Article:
Who Are Shosics?
Castellanos found many Americans are opposed to the suffrage of shosics because of the stereotype that shosics are low wage, uneducated, rural immigrants who do not speak English. “That’s not necessarily the case,” he says. “There’s a lot of diversity. The U.S. is attracting talent from all over the world: students, professors, entrepreneurs, artists, as well as farmworkers. One of the arguments against enfranchising this group of people is that they don’t have enough civic knowledge, but some of the people who come to this country are more aware of civic matters than many citizens. Also, civic knowledge is not a requirement to vote in the United States, so it shouldn’t be an additional requirement for these people.”
The Fourteenth Amendment to the United States Constitution, which deals with citizenship rights, does not require that voters be American citizens, Castellanos points out. Voting laws are actually state laws. Up until about a hundred years ago, most states did not require voters to be American citizens. “It’s surprising that people don’t realize that,” he says. “All a qualifying immigrant had to do to be allowed to vote was to promise to become an American citizen eventually.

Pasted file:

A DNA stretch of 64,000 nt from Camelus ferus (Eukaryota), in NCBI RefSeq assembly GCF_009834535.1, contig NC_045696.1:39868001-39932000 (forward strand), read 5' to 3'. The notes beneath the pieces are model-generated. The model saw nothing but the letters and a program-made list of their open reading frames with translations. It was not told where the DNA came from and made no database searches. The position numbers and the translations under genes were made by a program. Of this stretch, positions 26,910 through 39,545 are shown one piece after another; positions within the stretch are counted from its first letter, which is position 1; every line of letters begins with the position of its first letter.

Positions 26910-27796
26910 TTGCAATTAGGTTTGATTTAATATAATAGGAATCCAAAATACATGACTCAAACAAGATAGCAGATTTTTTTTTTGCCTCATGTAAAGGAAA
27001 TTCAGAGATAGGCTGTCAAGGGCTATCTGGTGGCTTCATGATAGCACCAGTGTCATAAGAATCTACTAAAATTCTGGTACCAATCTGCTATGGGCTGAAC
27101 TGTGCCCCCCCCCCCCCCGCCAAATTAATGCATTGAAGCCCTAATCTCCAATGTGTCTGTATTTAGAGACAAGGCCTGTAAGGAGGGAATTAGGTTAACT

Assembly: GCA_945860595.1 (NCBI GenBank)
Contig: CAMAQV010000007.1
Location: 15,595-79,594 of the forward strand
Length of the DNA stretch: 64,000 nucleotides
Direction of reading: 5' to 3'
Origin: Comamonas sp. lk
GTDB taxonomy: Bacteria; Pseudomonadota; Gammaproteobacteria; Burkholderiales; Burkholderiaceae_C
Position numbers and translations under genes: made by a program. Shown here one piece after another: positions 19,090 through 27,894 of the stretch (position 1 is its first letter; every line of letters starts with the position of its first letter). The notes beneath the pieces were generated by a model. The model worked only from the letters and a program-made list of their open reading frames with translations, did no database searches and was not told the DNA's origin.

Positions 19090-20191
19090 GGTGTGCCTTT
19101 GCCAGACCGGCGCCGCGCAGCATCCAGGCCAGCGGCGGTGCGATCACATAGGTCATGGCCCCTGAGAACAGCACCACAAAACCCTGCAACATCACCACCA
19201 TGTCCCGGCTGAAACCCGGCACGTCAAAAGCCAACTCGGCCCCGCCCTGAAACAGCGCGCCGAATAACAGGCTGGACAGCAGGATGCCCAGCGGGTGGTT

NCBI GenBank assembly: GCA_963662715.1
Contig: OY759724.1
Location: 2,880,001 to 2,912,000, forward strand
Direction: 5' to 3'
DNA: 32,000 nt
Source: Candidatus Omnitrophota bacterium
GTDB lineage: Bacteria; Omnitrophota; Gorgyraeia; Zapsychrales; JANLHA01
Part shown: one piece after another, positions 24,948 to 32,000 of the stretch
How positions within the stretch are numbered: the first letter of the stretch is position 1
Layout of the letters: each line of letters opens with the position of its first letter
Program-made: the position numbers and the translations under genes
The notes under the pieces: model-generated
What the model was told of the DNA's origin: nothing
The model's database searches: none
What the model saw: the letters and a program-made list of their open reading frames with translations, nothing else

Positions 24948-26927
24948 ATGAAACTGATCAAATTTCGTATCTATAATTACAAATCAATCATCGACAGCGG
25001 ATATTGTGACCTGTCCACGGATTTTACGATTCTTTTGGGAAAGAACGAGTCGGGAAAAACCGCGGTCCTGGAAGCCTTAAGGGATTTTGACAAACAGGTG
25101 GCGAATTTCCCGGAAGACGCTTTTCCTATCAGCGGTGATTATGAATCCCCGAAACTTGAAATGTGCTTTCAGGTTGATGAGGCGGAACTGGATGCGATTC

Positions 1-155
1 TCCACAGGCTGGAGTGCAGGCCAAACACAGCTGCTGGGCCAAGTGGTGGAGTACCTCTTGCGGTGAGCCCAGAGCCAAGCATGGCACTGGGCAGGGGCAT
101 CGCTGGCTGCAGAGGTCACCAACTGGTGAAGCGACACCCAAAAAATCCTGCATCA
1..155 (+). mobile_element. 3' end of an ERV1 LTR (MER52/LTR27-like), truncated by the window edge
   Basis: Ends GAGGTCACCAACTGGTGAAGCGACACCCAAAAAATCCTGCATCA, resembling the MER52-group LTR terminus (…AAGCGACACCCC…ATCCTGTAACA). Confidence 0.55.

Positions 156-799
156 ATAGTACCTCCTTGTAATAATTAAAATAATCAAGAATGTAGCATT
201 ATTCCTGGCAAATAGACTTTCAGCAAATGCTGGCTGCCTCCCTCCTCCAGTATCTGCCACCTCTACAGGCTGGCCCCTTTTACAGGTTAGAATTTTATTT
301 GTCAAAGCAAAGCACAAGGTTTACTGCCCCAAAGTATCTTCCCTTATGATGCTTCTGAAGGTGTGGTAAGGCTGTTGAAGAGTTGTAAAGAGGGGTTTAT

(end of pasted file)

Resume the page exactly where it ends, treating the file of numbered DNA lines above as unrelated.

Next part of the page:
As a shosic himself, Castellanos knows the importance of his research. He understands what it’s like to live for years in the United States without being allowed to vote. “I try to be as involved as possible in local politics,” he says. “I pay my taxes. I want good garbage collection services and potholes fixed. I have a stake, so I truly believe I should have the right to vote.”